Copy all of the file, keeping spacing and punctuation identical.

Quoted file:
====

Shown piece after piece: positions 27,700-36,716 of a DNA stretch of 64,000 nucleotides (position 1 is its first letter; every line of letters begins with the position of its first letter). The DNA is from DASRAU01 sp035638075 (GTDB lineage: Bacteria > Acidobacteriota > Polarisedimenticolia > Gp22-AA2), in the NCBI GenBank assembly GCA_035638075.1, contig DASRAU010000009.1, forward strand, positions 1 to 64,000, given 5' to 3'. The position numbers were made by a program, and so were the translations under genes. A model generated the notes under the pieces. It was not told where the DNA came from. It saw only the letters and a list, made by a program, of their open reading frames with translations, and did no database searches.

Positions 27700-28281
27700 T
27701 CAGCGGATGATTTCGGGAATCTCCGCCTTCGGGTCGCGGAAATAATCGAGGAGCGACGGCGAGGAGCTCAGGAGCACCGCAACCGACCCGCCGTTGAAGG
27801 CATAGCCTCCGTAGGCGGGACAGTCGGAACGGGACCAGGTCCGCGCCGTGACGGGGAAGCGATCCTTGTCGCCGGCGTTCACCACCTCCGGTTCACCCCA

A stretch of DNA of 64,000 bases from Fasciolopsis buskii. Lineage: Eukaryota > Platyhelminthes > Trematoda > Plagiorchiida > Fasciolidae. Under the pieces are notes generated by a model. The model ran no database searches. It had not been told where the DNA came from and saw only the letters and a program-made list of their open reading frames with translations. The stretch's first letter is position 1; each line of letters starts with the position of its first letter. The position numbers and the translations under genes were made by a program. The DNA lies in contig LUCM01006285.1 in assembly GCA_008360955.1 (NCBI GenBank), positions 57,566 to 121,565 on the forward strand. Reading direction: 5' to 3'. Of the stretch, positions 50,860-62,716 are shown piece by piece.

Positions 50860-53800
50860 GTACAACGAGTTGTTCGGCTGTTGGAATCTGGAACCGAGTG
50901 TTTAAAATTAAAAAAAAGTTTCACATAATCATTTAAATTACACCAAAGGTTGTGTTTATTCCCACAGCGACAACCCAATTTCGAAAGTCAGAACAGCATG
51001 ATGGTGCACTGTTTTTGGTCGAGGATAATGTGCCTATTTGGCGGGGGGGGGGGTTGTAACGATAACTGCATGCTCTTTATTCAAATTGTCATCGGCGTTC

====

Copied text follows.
Shown piece after piece: positions 27,700-36,716 of a DNA stretch of 64,000 nucleotides (position 1 is its first letter; every line of letters begins with the position of its first letter). The DNA is from DASRAU01 sp035638075 (GTDB lineage: Bacteria > Acidobacteriota > Polarisedimenticolia > Gp22-AA2), in the NCBI GenBank assembly GCA_035638075.1, contig DASRAU010000009.1, forward strand, positions 1 to 64,000, given 5' to 3'. The position numbers were made by a program, and so were the translations under genes. A model generated the notes under the pieces. It was not told where the DNA came from. It saw only the letters and a list, made by a program, of their open reading frames with translations, and did no database searches.

Positions 27700-28281
27700 T
27701 CAGCGGATGATTTCGGGAATCTCCGCCTTCGGGTCGCGGAAATAATCGAGGAGCGACGGCGAGGAGCTCAGGAGCACCGCAACCGACCCGCCGTTGAAGG
27801 CATAGCCTCCGTAGGCGGGACAGTCGGAACGGGACCAGGTCCGCGCCGTGACGGGGAAGCGATCCTTGTCGCCGGCGTTCACCACCTCCGGTTCACCCCA

A stretch of DNA of 64,000 bases from Fasciolopsis buskii. Lineage: Eukaryota > Platyhelminthes > Trematoda > Plagiorchiida > Fasciolidae. Under the pieces are notes generated by a model. The model ran no database searches. It had not been told where the DNA came from and saw only the letters and a program-made list of their open reading frames with translations. The stretch's first letter is position 1; each line of letters starts with the position of its first letter. The position numbers and the translations under genes were made by a program. The DNA lies in contig LUCM01006285.1 in assembly GCA_008360955.1 (NCBI GenBank), positions 57,566 to 121,565 on the forward strand. Reading direction: 5' to 3'. Of the stretch, positions 50,860-62,716 are shown piece by piece.

Positions 50860-53800
50860 GTACAACGAGTTGTTCGGCTGTTGGAATCTGGAACCGAGTG
50901 TTTAAAATTAAAAAAAAGTTTCACATAATCATTTAAATTACACCAAAGGTTGTGTTTATTCCCACAGCGACAACCCAATTTCGAAAGTCAGAACAGCATG
51001 ATGGTGCACTGTTTTTGGTCGAGGATAATGTGCCTATTTGGCGGGGGGGGGGGTTGTAACGATAACTGCATGCTCTTTATTCAAATTGTCATCGGCGTTC